Thursday 19 February 2009

Alan Johnson hits the right target

While Harriet Harman appears to have been engaged in bizarre manoeuvres over the leadership of the Labour Party - I have little to add to Luke Akehurst's take on the subject - Alan Johnson has been showing what the chair and deputy leader of the Party should be doing.

Johnson is an effective health secretary - when was the last NHS 'crisis'? - presiding over a credible reform programme that puts patients first, unlike the the Tories' BMA-dictated approach. And today, he offers just the sort of critique of Cameron on the public services that the party chairman should be providing, were she not so distracted.

In today's Guardian, Johnson writes rightly that Cameron has thought little about the delivery of his reforms:

It has been interesting to watch David Cameron try to hug us close on public services. I've been impressed with his ability not to sound Tory.....On schools and hospitals, he seems to understand what the public want to hear....But while his language is nearly pitch-perfect, his party's policies still strike an entirely different note.....

In my own area, health, shadow minister Andrew Lansley has backed him away from Labour's key reforms. So despite the conciliatory rhetoric, Cameron has now said he would dismantle minimum standards such as the two-week maximum wait to see a cancer specialist or a wait of no more than four hours in A&E. That makes no sense to me nor, I suspect, the patients who will suffer......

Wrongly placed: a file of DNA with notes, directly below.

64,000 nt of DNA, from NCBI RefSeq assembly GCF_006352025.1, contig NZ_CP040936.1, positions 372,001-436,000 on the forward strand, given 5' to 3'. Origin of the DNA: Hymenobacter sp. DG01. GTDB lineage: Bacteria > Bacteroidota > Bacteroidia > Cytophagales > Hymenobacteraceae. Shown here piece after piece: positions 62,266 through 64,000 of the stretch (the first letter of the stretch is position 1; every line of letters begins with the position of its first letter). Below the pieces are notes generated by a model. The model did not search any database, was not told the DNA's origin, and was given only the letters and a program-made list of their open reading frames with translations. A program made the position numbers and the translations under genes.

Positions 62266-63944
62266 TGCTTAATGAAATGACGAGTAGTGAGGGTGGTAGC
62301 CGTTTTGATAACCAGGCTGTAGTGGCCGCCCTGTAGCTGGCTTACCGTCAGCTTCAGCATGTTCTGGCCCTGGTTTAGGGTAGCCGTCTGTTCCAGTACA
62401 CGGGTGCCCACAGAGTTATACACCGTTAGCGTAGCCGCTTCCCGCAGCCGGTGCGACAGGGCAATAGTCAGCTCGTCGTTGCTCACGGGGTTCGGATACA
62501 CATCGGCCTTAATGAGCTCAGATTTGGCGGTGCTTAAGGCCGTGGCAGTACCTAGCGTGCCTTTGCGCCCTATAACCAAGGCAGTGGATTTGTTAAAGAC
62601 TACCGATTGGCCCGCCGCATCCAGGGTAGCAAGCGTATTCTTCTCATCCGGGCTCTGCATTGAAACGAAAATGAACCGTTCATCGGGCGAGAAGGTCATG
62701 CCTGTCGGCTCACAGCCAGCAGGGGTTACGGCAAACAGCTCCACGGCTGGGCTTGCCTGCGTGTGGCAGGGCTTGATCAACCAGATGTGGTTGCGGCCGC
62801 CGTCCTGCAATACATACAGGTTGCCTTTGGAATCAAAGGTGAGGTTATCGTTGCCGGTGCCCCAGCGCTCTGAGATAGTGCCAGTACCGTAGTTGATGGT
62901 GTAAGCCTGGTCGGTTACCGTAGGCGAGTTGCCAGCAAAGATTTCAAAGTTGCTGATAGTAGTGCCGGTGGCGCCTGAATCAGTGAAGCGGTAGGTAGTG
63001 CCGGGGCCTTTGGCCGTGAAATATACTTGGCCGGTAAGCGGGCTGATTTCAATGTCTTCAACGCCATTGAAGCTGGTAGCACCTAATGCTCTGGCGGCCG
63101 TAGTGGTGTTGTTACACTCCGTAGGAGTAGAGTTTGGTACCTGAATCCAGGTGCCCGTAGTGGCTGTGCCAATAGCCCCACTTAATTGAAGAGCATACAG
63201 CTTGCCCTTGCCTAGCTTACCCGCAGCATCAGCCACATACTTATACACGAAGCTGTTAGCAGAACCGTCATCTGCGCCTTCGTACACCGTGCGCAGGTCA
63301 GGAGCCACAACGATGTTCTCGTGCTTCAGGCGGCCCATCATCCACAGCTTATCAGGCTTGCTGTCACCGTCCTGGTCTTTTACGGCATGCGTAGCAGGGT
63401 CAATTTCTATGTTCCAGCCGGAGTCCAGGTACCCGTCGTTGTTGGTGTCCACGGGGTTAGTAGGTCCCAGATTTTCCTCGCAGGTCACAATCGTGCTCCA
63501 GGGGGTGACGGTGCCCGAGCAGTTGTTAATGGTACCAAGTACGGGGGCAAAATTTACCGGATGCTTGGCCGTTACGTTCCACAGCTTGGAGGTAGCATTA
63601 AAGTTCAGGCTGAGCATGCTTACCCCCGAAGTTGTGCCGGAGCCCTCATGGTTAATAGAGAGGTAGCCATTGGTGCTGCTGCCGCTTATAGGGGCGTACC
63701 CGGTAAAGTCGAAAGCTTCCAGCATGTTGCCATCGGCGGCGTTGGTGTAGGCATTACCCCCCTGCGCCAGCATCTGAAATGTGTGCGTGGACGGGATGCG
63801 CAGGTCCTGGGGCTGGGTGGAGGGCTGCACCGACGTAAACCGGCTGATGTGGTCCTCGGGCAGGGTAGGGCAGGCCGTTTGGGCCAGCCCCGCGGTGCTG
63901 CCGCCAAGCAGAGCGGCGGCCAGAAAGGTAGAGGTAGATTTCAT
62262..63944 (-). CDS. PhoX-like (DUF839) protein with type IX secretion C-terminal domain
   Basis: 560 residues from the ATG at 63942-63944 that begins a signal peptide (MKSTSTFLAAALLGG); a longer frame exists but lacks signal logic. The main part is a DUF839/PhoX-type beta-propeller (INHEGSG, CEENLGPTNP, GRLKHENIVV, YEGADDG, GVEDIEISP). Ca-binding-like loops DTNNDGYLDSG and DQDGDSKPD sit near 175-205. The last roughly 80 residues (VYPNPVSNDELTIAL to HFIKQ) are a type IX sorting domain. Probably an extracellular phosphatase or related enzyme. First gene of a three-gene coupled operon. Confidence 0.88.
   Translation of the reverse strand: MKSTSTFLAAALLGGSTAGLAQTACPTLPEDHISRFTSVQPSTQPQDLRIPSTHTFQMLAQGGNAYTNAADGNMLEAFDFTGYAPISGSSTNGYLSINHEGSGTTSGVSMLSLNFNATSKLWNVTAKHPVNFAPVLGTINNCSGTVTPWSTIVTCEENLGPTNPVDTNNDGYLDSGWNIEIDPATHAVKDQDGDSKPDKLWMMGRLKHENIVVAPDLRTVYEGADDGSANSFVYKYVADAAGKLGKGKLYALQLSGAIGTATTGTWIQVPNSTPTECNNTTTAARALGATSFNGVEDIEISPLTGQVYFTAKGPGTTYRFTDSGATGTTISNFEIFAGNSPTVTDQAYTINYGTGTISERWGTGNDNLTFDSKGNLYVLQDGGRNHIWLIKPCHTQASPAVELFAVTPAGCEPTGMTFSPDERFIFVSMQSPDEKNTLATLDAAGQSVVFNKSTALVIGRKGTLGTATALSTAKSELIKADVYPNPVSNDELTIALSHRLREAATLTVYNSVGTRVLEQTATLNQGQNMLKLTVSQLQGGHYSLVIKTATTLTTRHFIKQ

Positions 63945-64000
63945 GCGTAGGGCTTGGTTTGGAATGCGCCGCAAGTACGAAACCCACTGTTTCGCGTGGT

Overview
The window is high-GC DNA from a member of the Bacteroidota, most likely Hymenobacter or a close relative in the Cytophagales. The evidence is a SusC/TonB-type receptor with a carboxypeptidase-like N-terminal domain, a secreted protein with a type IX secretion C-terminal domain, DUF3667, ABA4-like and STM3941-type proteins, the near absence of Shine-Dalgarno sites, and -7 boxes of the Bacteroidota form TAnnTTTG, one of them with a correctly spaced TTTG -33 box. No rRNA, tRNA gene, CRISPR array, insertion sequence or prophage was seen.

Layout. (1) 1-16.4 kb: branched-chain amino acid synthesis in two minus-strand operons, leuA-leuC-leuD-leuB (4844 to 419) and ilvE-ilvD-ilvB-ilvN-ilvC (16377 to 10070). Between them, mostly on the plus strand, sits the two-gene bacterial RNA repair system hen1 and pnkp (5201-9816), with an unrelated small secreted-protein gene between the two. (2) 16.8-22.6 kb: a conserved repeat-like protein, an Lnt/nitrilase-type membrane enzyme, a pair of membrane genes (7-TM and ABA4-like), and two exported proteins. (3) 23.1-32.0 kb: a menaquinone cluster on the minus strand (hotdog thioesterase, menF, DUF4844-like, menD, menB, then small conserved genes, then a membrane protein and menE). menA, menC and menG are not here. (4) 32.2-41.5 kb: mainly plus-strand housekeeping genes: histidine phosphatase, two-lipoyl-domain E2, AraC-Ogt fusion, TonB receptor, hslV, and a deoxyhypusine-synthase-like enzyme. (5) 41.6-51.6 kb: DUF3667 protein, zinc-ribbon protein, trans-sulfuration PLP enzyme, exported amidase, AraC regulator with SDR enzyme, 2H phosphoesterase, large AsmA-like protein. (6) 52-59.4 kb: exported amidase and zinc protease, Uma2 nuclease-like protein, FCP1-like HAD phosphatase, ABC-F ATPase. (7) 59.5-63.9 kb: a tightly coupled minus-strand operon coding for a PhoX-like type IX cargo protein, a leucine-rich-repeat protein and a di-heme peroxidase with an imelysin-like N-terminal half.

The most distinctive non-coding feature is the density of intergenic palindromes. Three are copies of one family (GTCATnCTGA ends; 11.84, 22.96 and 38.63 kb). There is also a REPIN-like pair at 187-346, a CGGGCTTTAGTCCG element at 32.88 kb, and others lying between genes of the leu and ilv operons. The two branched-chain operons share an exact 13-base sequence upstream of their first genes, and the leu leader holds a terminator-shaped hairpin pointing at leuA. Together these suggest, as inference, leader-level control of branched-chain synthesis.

So while I applaud a great deal of the sentiment in what Cameron says, it is clear he has spent far more time thinking about careful delivery of speeches than fair delivery of public services. I've pushed through some difficult reforms myself, for example on higher education - a policy Cameron once opposed but now supports - and learned that real policy change requires a lot more than just a few vague sentiments.

Spot on. Let's hope there's more where that came from.

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